Micmac-Maliseet Institute. 1998.  Maliseet Micmac vital statistics from New Brunswick church records.  Fredericton, 346 pgs.  (MC80/2218)

Nicolar, Joseph. 1979.  The life and traditions of the Red Man.  Fredericton, 150 pgs.(MC80/374)

Newell, Evelyn. 1992.  Aboriginal peoples census returns, 1851-1891.  Micmac-Maliseet Institute, Fredericton, c1000 pgs.  (MC80/1648)

Oliver, Bruce et. al. 1983.  Dwellers on the beautiful river: Fredericton's Indian legacy.  Fredericton, 19 pgs.  (MC80/1044)

Paul, Daniel N. 2000.  We were not the Savages: a Mi'Kmaq perspective on the collision between European and Native American civilizations: new twenty-first-century edition.  Halifax, 359 pgs.  (MC80/2700)

Perley, Moses H. 1848.  Indian affairs in New Brunswick: supplemental report to his excellency. 5 pgs.  (MC80/1059)

Perley, Karen et. al. 2000.  Wolastoqiyik, Portrait of a people : exhibition catalogue.  NB-Culture & Sport Secretariat, 66 pgs.  (MC80/2544)

Thibodeau, Father Norman. 1988.  Wolastoqi Olomeskakon (The Maliseet Mass) Maliseet,  NB, 44 pgs.  (MC80/1396)

Silman, Janet. 1987.  Enough is enough: Aboriginal women speak out.  Toronto, 253 pgs.  (MC80/2685)

Time-Life Books. 1995.   Algonquians of the East Coast.  175 pgs.  (MC80/2022)

Turnbull, Dr. C.J. New Brunswick: People's prehistory.  Fredericton, 50 pgs. (MC80/2663).

Upton, L.F.S. 1974.  Indian Affairs in Colonial New Brunswick. in Acadiensis Vol.III, 2, Spring, pgs 3-26.  (MC1577).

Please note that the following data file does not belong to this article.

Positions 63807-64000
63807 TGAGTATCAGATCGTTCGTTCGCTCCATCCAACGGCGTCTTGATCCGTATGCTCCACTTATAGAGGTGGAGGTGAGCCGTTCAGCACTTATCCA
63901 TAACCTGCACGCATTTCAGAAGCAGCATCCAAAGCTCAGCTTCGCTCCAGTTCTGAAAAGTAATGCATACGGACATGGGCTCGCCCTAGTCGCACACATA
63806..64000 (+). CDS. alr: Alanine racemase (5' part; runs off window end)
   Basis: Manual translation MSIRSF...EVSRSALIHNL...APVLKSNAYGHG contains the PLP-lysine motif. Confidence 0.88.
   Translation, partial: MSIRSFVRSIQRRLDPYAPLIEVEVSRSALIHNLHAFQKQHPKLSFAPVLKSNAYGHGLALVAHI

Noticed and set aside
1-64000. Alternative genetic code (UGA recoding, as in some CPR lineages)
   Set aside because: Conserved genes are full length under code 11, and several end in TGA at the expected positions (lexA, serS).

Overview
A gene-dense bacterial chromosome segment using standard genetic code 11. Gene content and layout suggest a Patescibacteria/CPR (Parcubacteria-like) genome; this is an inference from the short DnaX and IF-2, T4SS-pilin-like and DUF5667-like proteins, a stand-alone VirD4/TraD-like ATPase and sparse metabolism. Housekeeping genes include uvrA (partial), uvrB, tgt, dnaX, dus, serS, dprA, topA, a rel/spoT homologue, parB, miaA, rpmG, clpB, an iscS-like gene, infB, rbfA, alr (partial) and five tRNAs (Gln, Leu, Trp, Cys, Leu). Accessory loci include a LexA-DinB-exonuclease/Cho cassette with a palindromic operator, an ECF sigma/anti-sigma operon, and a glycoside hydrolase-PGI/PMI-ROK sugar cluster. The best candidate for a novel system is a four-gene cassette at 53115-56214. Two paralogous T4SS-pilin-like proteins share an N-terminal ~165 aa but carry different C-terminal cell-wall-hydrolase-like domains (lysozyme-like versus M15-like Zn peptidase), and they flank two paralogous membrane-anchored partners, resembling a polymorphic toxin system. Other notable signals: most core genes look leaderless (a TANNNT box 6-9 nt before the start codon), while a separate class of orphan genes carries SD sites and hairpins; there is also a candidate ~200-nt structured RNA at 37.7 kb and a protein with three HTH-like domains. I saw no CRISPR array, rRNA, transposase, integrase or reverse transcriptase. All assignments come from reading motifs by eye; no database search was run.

Wallis, Wilson D. et al. 1957. Malecite Indians of New Brunswick. Ottawa, 54 pgs.      (MC80/1544)

Wherry, James. 1981. Documents relating to the history of the Passamaquoddy Indian presence in Charlotte County, New Brunswick 165 pgs.  (MC80/793)

Wherry, James. 1979.  The history of Maliseets and Micmacs in Aroostook County, Maine: Preliminary report, June 1979. 97 pgs.  (MC80/1062)

Young, Ben.1979.  Aboriginal rights research.  Fredericton, 209 pgs.  (MC80/941)

A chronological listing of the MC80 numbers listed above follows: MC80/324, 459, 793, 841, 941, 982, 1044, 1062, 1233, 1234, 1235, 1396, 1648, 1916, 1945, 2006, 2022, 2200, 2218, 2222, 2544, 2663, 2685, 2700.

To locate books, theses, articles and other literature on First Nation subjects that are located in provincial libraries the researcher can consult the New Brunswick History: A Checklist of Secondary Sources by Hugh A. Taylor, and three supplements by Eric Swanick.  Under the headings Pre-history and Indians there is information on archaeology, settlements, history, legends, folklore, daily life, culture, customs, manners, pottery, canoes, warfare, localities, place names, medicine and other subjects.  Researchers should also check the indexes to Acadiensis  (MC1577) which also has articles on aboriginal history.